Rock & Roll continues to have its ups and downs but I do believe it has more staying power than Rap or any of the other popular categories around today. I think Classic Rock will stick around for quite some time but am certain there will never be Classic Rap. Why? Mainly because Rock at its best incorporates all the music that came before it. The Classics, Folk, Jazz, Western & Country and all the instruments used in these various musical formats. Nights in White Satan is a classic example.

  4. Hank says:

    Nothing unusual here for someone of my age —- almost anything by the Rolling Stones up to and including “Satisfaction”; I had never heard anything quite so raunchy before – and I loved it!

    On the other hand, A Day In The Life (which I heard for the first time on the then-staid old CBC in the summer of 1967 at the very end of a special they had done on The Beatles) left quite an impression, especially how it blended in right after a repeat of the opening track of Sgt. Pepper.

  5. Rod MacIvor says:

    Dale: my favourite Album from the good old days!…
    Iron Butterfly drum solo……..phew!

  6. Paul says:

    Similar experience for me was a visit to my friend Doug at Wagner College in Staten Island in 1970. He put a pair of headphones on me and turned on “Re-fried Boogie” by Canned Heat. I won’t say life changing but none-the-less memorable.

    Bringing home the Beatle’s LP’s as each one was released and unwrapping them and poring over the album art (especially the white album) while listening was an experience I wouldn’t want to have missed either!

  7. Galen says:

    Dale, thanks for your good thoughts about music. I fully agree that it is mind-altering. When I was young, I had no money for records. (Those of us in central Michigan listened to WOWO-AM from Fort Wayne, IN. We could receive it after dark.) When I got my first job, I was finally able to purchase records. I was in my late twenties by then, so I had a lot of catching up to do. I loved the Beatles, of course, and I remember being blown away by a Doors album someone had at a party in the late 60’s, but it was Dylan who made the strongest, and perhaps darkest, impression on me. I remember finishing my dissertation during the winter of 1971 (my first year in a full-time position), and when I was done writing each day I would listen to “Desolation Row”. Every day. I also listened to lots of others of his songs, but that one is inextricably tied to my dissertation. The writing was going pretty well, so I’m not sure why that particular song was so central to me. I can still recite most of the lines, perhaps not quite in the right order, but I promise not to do so when I see you next.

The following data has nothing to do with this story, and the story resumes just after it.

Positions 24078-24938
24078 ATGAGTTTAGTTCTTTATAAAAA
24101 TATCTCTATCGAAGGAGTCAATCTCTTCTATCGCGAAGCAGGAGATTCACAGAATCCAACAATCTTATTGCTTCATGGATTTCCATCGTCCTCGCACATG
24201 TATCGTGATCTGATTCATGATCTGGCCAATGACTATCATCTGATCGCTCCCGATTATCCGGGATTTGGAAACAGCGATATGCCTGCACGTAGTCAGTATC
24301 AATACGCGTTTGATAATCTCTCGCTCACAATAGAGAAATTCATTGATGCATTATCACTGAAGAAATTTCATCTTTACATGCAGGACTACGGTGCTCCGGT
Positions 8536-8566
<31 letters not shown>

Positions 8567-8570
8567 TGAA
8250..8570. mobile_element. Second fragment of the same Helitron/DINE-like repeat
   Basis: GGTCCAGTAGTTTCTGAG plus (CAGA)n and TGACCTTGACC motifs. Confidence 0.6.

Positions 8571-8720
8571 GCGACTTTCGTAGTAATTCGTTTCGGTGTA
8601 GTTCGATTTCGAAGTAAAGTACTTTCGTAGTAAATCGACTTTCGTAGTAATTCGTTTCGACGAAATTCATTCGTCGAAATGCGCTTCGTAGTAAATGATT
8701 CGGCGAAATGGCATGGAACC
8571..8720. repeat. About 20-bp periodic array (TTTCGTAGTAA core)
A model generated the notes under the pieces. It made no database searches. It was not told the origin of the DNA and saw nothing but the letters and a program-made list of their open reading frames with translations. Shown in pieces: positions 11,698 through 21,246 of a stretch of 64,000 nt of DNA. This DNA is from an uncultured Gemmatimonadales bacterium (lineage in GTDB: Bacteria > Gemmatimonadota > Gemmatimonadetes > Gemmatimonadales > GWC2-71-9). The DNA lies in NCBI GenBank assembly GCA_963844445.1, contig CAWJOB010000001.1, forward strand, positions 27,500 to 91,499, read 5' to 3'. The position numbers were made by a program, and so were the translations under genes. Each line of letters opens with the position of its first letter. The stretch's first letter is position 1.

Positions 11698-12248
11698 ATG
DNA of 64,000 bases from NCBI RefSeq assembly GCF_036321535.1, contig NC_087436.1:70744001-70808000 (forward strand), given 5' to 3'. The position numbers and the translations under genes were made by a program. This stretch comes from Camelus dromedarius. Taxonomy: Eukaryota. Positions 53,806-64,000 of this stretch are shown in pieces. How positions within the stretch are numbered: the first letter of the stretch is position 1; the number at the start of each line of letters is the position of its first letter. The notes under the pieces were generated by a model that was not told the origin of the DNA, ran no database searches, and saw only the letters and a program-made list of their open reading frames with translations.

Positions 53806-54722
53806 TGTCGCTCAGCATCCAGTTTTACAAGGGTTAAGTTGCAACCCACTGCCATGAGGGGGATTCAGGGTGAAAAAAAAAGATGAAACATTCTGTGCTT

8. stu kuby says:

    Dear Dale,

    Thank you for your wonderful reminiscences via vinyl. It was the Dell Vikings for me: “Come Go With Me/Whispering Bells” that hooked me at ten years old. Pow right between the eyes, ears and legs! I knew that’s what I wanted to do with my life there and then. Since then, I have produced people like Elton John, Aretha Franklin, Paul McCartney, Whitney Houston and more and more and all because of the Dell Vikings little 45.

    I am now the president of the Hudson River Music Hall in Hudson Falls, NY, where, among other things, like putting on live music three nights a week, we are building a music library of books, sheet music, turntables, vinyl, headphones and coffee for all to come and hang out. I sure hope you will come. Best regards, stu

  9. George Nagle says:

    Surprised by Beethoven’s Ninth, which happened to be on AM radio when I was 14 (yes, a long time ago), which led me to believe that such beauty could only come from One Who is Beauty, and changed my life.